};
    
    class B{};
    
    class C : public A, public B{
    public:
    	foo(){cout << "B .. " << endl;};
    };
    
    class D : public C{
    public:
    foo(){cout << "D .. " << endl;};
    };
    
    
    
    int main()
    {
    	D *d = new D;
    	A *a = (A*)d;
    	a->foo();  //crashes the program
                    delete d;
    	return 0;
    }
    I just made a simplish app like this and it worked without problems..
    I used msvc++6..and win200000000...

    [edit]Fordy, you code worked like a charm too though [/edit]
    ./btq
    ...viewlexx - julie lexx

  9. #9
    Registered User JasonLikesJava's Avatar
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    Perhaps I should take another look at my code to make sure this is the right setup I had... I'm pretty sure it was though. I don't have it with me though.
    OS: Linux Mandrake 9.0
    Compiler: gcc-3.2
    Languages: C, C++, Java

    If you go flying back through time and you see somebody else flying forward into the future, it's probably best to avoid eye contact.

  10. #10
    btq
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    julie lexx... btq's Avatar
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    maybe your compiler doesn't like the additional 'virtual' in the class C ?
    (read something about this somewhere)

    /btq
    ...viewlexx - julie lexx

  11. #11
    Registered User JasonLikesJava's Avatar
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    Another bit of info...

    When I ran it though a debugger and paused the program right before it executed a->foo(), where it showed all the members of class a, it just had vptr.A .... not sure what that means...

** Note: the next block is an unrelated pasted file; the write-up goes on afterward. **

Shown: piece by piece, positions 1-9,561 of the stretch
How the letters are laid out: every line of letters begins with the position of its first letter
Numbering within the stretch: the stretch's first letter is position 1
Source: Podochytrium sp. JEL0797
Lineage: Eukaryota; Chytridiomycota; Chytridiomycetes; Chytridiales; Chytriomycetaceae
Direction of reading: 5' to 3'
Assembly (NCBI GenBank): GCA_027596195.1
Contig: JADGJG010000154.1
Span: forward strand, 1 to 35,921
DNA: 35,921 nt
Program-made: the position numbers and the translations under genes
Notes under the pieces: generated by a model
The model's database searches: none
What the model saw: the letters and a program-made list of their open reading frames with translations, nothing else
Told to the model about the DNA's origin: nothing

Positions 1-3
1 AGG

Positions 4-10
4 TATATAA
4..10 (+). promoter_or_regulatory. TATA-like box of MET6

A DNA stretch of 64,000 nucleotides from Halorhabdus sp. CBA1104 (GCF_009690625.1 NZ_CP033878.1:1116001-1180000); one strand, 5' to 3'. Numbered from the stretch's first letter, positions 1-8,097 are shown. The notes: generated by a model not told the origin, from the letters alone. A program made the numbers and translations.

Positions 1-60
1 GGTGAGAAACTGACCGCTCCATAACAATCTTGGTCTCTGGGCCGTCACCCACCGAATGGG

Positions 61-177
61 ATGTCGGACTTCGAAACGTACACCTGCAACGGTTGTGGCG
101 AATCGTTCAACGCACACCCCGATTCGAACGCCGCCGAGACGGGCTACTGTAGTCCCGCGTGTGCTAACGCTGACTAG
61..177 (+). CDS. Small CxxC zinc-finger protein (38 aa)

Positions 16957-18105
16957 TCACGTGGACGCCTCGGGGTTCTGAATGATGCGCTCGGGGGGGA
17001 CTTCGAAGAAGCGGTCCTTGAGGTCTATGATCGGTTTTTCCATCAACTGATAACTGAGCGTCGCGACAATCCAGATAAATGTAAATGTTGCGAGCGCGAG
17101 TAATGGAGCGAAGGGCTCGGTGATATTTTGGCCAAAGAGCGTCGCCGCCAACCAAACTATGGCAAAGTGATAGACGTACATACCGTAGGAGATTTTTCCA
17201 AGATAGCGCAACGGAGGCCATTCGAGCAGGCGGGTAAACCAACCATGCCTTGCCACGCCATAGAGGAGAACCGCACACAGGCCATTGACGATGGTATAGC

OS: Linux Mandrake 9.0
    Compiler: gcc-3.2
    Languages: C, C++, Java

    If you go flying back through time and you see somebody else flying forward into the future, it's probably best to avoid eye contact.

  12. #12
    Registered User JasonLikesJava's Avatar
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    Without foo() being virtual in class C won't it execute the function in C and not "go through" to D?
    OS: Linux Mandrake 9.0
    Compiler: gcc-3.2
    Languages: C, C++, Java

    If you go flying back through time and you see somebody else flying forward into the future, it's probably best to avoid eye contact.

  13. #13
    btq
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    julie lexx... btq's Avatar
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    on msvc that's __vfptr and I believe it just mean that the function is virtual. It shows some additional information about the virtual function such as memoryadress etc...

    /btq
    ...viewlexx - julie lexx

  14. #14
    &TH of undefined behavior Fordy's Avatar
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    Originally posted by JasonLikesJava
    Another bit of info...

    When I ran it though a debugger and paused the program right before it executed a->foo(), where it showed all the members of class a, it just had vptr.A .... not sure what that means...
    A is an abstract class........that vptr allows you to use the virtual functions.......

    If you have a virtual func, you will most likely have a vptr

  15. #15
    btq
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    julie lexx... btq's Avatar
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    Without foo() being virtual in class C won't it execute the function in C and not "go through" to D?
    I don't think it should and it doesn't do it here
    I don't see any reason for it to behave as you described, but then again, I might be awfully wrong

    /btq
    ...viewlexx - julie lexx